In the spring of 2012, members of the HP Green Team and the Borough Council met with HP School Superintendent Dr. Adam Fried to discuss a joint effort to push Harrington Park toward a more sustainable future. The Mayor’s office is deeply interested in preserving and protecting the future of Harrington Park and is asking for all town members including HP School to follow suit. As the school is a leading member of the community, Dr. Fried, along with Principal Nitzberg and Head Custodian Mr. Schillacci, gave full support to conduct another lunch waste audit and continue to promote recycling at school.

On September 25, 2012 Borough Councilperson Joon Chung, HP Greenteam member, and HSA President, Theresa Hazelton, along with volunteers Lauri Scappi and Inhea Park conducted a lunch waste audit at school. We asked school Green Club advisors Charlyn Magot and Clare Draijer to aid in organizing any Green Club members that wished to assist join us for a brief time during their lunch period and many students did. The waste audit/assessment was conducted on the trash disposed at all the lunch rotations on Tuesday, September 25, 2012. The lunch served at school on that day was Chinese food, sushi, chicken nuggets and bagels. *There were 621 students in school on September 25th *591 students ate in the lunch room *273 students ordered lunch *The remaining 318 students brought lunch from home *Three full bags of trash were produced – for a total weight of 48 pounds that day (food waste accounts for the majority of total weight, recyclables account for majority of volume) *Of the waste generated (volume): 50% plastic, aluminum and tin recyclables 25% food waste, including compostable chip bags (garbage) 15% paper and dairy containers (recyclable) 10% actual garbage (mostly plastic wrap and bags) *After sorting materials 16 lbs should have been recycled, 29 lbs was food waste and 3 lbs of actual trash remained.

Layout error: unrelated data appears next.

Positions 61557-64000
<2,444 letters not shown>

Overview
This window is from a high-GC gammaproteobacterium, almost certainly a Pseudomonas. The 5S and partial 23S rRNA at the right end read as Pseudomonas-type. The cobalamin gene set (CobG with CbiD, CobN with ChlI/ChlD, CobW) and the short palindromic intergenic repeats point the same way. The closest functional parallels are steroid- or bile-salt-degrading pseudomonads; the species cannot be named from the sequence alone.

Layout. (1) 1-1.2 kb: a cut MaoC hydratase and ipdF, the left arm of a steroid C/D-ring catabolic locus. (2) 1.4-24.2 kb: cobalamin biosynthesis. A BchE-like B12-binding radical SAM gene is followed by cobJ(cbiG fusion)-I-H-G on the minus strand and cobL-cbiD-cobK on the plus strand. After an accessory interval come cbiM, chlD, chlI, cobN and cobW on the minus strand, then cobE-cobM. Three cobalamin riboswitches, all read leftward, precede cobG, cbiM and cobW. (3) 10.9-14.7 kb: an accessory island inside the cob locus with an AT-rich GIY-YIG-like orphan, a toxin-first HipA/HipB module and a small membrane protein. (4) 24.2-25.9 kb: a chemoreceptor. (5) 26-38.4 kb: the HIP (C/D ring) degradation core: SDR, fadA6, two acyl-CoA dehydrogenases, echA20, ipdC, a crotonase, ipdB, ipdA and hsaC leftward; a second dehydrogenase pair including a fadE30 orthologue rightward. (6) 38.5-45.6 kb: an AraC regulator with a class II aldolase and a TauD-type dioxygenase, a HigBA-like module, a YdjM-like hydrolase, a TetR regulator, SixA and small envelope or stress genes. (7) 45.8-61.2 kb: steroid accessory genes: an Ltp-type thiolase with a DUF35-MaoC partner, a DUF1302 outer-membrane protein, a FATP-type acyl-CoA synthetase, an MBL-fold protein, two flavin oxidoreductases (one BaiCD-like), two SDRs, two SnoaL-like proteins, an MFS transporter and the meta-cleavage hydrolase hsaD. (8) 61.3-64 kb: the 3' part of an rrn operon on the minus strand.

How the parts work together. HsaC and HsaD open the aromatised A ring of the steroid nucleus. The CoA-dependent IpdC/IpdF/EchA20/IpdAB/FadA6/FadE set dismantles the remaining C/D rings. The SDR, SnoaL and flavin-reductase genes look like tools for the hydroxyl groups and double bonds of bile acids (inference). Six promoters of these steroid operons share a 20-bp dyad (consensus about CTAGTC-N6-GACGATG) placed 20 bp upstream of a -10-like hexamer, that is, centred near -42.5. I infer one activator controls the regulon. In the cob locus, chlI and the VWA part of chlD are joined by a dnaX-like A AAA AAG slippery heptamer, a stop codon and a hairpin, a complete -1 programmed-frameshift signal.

Recommendations: *Only two types of containers should be used in the lunch room: blue recycling receptacles and gray trash receptacles. The other labeled receptacles cause confusion. *Further educate lunchroom staff (from the top down, teachers and support staff) as to co-mingled recycling, and what can be included *Further educate students and continue friendly recycling competitions *Staff member assigned to each garbage can turn away recyclable items. * Consider composting – in the meantime food waste will continue to go into the trash *Set a goal to remove ¾ of the 16 lbs of recyclables from the trash AND recycle them. This will remove 12lbs of recyclable material a day from the waste stream (60 lbs a week/2,160 lbs for the school year) *A follow up waste audit should be scheduled for spring 2013.

MAS comment- Note the reduction in total volume of trash: 81.6 lb for ~630 students in Sept 2011 vs 48 lb for 590 students in Sept 2012 and in actual trash- 8 lb vs 3 lb. The emphasis on recycling has had a significant effect!

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This entry was posted in Composting, Recycling, School, Sustainable Jersey, Waste Disposal. Bookmark the permalink.